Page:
Ah, the wonderful world of divorce and the precipitating domestic violence allegations that often accompany it. While not an uncommon crime, allegations occurring 6,834 times in Pinellas County last year and 6,387 times in Hillsborough County according to the Florida Department of Law Enforcement Crime Report statistics, what is rare is to have an incident on video. This is just such an example for Pinellas County resident Corinne Novak who stands accused of domestic battery against her unnamed husband for allegedly grabbing his crotch during a time-sharing exchange of their two children. On video, a hand alleged to be Ms. Novak’s is seen blasting into view and appearing to intrude in her unnamed husband’s genital region, against his will as indicated by his reaction, also caught on video. While this fact alone presents a considerable issue for even the most seasoned criminal attorney, her statement immediately after the alleged grabbing of her husband to “call the police” and that she’s “going to tell them that you (her husband) just assaulted me (Ms. Novak)” could circumstantially throw away any legitimate argument she had.
While not yet formally charged through information of any crime, Ms. Novak is accused of domestic battery and in some capacity violating the conditions of her initial pretrial release. Domestic battery in Florida is nothing more than an allegation of battery against a family or household member. A battery in this case would be proven if the State Attorney can show beyond a reasonable doubt that Ms. Novak intentionally touched or struck the unnamed husband against his will or alternatively if it can be shown beyond a reasonable doubt that Ms. Novak intentionally caused bodily harm to the unnamed husband. Ms. Novak, while still technically married to the unnamed husband, is a spouse and thus considered a family or household member thereby satisfying the domestic enhancement in this charge. So what difference does it make if a battery case is considered domestic in nature?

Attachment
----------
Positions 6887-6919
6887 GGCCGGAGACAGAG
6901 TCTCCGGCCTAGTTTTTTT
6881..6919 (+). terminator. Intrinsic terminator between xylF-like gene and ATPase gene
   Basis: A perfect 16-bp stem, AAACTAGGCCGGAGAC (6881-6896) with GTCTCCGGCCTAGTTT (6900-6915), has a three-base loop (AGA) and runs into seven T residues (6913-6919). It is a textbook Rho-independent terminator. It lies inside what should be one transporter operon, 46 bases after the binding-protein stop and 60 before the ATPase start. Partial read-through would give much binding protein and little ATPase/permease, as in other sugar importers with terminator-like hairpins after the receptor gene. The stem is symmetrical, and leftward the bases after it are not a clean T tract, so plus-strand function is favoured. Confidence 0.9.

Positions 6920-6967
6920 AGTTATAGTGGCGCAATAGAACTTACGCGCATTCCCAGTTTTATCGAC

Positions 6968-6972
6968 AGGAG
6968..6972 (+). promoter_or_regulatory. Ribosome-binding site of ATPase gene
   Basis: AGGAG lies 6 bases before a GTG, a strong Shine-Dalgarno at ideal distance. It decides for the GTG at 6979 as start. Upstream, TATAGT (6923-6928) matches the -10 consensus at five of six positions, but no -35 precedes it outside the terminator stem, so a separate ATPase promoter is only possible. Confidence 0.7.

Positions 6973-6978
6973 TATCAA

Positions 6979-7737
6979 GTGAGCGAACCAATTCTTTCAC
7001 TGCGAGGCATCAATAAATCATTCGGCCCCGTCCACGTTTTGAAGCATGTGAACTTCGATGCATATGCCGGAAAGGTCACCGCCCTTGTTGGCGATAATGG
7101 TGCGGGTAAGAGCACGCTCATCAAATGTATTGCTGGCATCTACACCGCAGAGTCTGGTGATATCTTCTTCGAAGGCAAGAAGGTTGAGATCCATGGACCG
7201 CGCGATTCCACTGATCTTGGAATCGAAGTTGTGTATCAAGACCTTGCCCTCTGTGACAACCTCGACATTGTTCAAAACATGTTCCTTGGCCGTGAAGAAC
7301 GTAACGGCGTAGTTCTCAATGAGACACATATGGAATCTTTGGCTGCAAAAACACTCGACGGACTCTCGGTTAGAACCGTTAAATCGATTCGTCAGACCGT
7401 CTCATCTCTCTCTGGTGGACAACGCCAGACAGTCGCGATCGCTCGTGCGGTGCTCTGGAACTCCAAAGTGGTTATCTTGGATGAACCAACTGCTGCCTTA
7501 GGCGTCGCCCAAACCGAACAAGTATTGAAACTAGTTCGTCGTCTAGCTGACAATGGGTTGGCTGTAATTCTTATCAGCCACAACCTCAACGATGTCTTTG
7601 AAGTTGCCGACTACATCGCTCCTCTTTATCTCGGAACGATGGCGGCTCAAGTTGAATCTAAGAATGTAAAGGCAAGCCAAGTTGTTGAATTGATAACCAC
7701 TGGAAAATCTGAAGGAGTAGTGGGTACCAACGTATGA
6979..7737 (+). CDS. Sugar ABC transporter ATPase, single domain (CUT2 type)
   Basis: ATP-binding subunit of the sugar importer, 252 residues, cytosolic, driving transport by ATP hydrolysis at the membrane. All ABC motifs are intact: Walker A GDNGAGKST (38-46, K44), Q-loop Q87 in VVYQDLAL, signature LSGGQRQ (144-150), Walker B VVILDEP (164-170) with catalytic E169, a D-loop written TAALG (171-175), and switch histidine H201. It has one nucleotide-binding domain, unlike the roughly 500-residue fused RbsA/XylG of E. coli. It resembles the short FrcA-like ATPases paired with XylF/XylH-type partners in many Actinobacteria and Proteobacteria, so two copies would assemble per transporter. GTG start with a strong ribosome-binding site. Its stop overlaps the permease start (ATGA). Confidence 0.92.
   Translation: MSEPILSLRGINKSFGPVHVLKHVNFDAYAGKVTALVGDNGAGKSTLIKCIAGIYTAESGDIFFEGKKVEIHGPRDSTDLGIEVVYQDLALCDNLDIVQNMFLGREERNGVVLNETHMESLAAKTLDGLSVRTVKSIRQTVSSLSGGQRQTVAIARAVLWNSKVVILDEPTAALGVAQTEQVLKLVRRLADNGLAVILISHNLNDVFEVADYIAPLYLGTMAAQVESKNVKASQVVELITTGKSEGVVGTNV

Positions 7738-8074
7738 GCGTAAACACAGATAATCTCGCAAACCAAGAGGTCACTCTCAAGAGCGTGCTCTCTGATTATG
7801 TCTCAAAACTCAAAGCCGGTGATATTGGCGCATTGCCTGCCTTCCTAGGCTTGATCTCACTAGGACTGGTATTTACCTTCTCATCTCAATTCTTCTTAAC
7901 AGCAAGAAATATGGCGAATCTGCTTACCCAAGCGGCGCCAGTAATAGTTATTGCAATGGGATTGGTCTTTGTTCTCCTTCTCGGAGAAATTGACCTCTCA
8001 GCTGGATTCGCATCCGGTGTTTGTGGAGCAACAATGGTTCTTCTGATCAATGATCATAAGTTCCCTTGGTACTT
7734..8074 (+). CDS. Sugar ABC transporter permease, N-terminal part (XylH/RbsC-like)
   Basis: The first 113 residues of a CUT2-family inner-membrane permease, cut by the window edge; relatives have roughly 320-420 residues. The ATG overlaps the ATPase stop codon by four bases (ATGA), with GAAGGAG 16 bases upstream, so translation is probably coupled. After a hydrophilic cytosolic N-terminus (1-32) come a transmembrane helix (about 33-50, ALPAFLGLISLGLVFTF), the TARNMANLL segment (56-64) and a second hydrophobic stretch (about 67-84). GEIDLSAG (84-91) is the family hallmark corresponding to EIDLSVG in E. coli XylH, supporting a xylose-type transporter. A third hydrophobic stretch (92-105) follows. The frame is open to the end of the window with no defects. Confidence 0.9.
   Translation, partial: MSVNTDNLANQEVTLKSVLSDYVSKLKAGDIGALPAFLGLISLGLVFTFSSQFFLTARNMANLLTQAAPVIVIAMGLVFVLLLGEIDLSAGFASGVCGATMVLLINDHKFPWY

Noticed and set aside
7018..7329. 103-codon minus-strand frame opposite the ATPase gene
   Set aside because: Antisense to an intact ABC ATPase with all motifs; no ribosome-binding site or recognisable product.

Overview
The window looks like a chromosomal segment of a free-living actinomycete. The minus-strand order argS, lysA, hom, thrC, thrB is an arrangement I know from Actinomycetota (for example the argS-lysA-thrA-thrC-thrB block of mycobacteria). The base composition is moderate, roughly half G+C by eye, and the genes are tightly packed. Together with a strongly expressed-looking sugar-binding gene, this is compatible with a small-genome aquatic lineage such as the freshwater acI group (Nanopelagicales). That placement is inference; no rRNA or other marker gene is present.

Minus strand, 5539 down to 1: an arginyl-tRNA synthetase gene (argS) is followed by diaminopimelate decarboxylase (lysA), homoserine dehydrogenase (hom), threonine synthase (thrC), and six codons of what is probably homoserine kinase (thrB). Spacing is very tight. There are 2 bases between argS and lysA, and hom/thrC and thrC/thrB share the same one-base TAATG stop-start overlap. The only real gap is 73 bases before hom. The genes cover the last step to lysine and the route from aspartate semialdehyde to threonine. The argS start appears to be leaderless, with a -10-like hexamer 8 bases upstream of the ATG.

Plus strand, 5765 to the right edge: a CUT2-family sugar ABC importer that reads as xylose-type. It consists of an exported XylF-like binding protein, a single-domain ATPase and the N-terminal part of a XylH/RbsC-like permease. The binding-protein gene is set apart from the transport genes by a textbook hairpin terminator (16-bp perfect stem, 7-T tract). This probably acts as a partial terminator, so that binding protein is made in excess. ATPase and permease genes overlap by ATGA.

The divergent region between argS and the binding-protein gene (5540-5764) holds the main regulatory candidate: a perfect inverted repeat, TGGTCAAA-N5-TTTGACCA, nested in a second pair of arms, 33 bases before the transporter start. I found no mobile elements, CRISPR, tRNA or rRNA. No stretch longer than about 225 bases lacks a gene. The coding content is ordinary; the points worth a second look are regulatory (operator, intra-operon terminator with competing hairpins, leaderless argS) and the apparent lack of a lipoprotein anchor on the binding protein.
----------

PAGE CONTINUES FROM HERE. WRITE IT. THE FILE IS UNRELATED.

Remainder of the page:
When a simple battery is ramped up to a domestic battery, the direct and collateral penalties/consequences become more severe. Initially, if your battery is considered domestic in nature, you will not receive a schedule bond and must see a Judge at a first appearance/advisory in order to have pretrial release conditions considered. As a general rule, if one stands accused of a domestic battery and the alleged victim desires for the case to move forward, there is a strong likelihood that the accused will have a no contact order placed against him or her and will not be able to contact the alleged victim, often their children if the circumstances are relevant for this, and will not be able to return to the shared residence. Under Florida Statute 741.283 if the accused is convicted and there is a showing that bodily harm was inflicted upon the victim, a five-day minimum mandatory jail sentence will be imposed. Even if a plea is entered and a withhold of adjudication is imposed, because the domestic battery is an act of domestic violence as described in Florida Statute 741.28, the record will never be permitted to be sealed or expunged. Under Florida Statute 790.06 if one pleas to a domestic battery or domestic violence related charge, that person’s concealed carry license will be revoked and the individual must go three years from the time is completed before he or she will be considered for a new concealed carry permit.